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I have read some articles about the night time brown trout fury. I might try to give that a try if I decided to stay out late vs try for some kings that are primarily day time feeders. I have talked to guys years ago that primarily fished at night for kings and have done real well but I have since lost touch with them.

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Actually Kings are low light feeders they do not feed much in daylight or in darkness they feed in low light conditions such as dawn and dusk. As such a dark cloudy day is usually much better than a bright day. During bright light they tend to go neutral which is why we switch to long line stealth approaches to try and tease them into biting. They need low light conditions to sneak up on the bait fish so short range visability is in their favor. They need to remain unseen as long as possible to eat if the bait can see them it will run which could cause a big fish to use more fuel in the chase then it gains in the meal. Ideally it wants to remain just out of sight of the bait ball and run thru and grab a few on each pass thru. As the water gets clearer and the sun comes up this is harder to do so they tend to suspend and go neutral. Now stick bait right in his face and he may wake up and grab it because they will eat nearly 24 7 but only actively hunt in low light.

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We fished out of St. joe Frankfort and Manistee after dark, and we hammered them. Ive been out all night in St Joe and boxed out, using moonshines and lighted j plugs. We caught big fish after midnight in frankfort and manistee! Let me know when your going and ill bring the beer!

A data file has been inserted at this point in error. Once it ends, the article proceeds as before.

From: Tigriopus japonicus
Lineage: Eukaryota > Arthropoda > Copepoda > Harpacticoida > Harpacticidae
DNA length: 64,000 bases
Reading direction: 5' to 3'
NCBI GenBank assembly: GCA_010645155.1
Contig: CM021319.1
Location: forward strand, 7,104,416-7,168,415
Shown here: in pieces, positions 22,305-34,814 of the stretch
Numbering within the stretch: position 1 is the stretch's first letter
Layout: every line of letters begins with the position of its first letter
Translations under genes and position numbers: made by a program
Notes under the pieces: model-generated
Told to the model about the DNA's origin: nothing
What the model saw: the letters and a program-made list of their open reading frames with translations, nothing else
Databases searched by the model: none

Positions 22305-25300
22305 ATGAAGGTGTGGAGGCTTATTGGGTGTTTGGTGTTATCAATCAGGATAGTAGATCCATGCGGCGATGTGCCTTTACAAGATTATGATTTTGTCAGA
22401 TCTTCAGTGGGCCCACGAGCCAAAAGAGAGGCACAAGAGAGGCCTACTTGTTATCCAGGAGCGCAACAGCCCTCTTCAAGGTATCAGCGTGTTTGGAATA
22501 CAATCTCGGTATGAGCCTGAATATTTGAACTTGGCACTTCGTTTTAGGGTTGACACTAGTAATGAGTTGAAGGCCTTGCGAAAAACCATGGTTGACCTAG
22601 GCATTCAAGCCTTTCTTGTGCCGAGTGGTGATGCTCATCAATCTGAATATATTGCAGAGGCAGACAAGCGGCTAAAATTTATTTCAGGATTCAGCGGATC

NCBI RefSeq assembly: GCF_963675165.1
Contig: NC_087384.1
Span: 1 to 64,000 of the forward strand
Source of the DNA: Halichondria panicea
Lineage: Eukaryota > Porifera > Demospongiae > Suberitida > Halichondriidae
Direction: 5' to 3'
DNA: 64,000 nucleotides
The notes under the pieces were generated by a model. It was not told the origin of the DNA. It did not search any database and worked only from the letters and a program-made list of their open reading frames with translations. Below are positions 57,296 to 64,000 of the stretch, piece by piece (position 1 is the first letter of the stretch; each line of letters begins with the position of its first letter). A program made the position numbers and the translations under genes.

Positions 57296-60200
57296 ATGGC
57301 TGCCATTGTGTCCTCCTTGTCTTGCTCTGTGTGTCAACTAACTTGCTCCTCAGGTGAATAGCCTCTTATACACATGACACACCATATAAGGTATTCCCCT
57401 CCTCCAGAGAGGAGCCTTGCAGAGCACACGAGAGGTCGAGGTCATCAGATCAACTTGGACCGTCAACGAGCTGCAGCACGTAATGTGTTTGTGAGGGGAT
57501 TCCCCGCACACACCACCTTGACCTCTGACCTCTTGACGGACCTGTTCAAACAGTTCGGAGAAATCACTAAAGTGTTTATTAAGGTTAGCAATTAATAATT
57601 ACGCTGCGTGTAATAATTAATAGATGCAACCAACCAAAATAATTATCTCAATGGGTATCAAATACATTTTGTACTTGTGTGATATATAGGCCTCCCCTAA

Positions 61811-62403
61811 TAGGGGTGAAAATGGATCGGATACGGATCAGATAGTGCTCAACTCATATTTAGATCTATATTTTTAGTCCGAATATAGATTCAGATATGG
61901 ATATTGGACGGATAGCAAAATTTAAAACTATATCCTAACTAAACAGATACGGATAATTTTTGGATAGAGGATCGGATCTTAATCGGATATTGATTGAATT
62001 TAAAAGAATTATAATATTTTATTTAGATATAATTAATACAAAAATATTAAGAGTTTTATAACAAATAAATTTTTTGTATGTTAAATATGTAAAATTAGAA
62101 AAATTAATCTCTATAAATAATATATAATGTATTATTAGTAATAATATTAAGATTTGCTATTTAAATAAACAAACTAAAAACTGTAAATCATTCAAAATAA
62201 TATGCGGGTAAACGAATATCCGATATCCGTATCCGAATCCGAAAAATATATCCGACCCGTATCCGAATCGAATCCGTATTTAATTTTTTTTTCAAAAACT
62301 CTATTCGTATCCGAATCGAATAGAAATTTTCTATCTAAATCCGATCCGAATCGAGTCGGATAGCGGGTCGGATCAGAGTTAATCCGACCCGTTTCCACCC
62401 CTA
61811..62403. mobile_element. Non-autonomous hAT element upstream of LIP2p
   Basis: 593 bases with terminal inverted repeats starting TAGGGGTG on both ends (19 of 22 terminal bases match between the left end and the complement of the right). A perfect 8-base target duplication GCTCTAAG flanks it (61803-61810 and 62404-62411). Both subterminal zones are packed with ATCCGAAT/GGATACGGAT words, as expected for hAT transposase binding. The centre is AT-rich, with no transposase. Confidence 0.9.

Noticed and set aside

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I forgot to mention that I remove the sliders when fishing in the dark. They become a real hassle. When the fishing is on fire, its one less thing to deal with when you are trying to reset lines as fast as possible.

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  • 2 weeks later...

I have had my best luck at night during the near full to full moon. Running Moonshines and glow spin doctors/glow fly. This year I have some of Church Tackle's Revelators. They have a built in LED,haven't had a chance to use them after dark much yet. But they should do the trick.

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  • 1 month later...

Go to the Great Lakes Angler website and click on ask the pro or salmon fishing and find post by cnelson. Or simply ask this same question on that site - he will certainly chime in. He has spent extensive time night fishing for kings and is very willing to share info.

dbellor

Boatname "MOTORBOAT'n"

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Go to the Great Lakes Angler website and click on ask the pro or salmon fishing and find post by cnelson. Or simply ask this same question on that site - he will certainly chime in. He has spent extensive time night fishing for kings and is very willing to share info.

dbellor

Boatname "MOTORBOAT'n"

Thanks for the heads up Don. The purpose of this website is to have discussion here, instead of sending members to other sites.

How about dropping cnelson a message there and ask him to reply here. ;)

Mike

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I agree with running your lures up high. The only fish I've caught when it's completely dark are on green dolphins with glow backs, faintly charged. I run the 100 to 125 feet out, snap them onto a walleye board. The best way is to let them out by using a light drag and then slowly tighten the drag until it stops clicking, this way you here the fish and don't have to rely on seeing the board in the dark. I like to troll slower then too (2mph) and just let than spoon flutter just under the surface. Some hard strikes on that set up.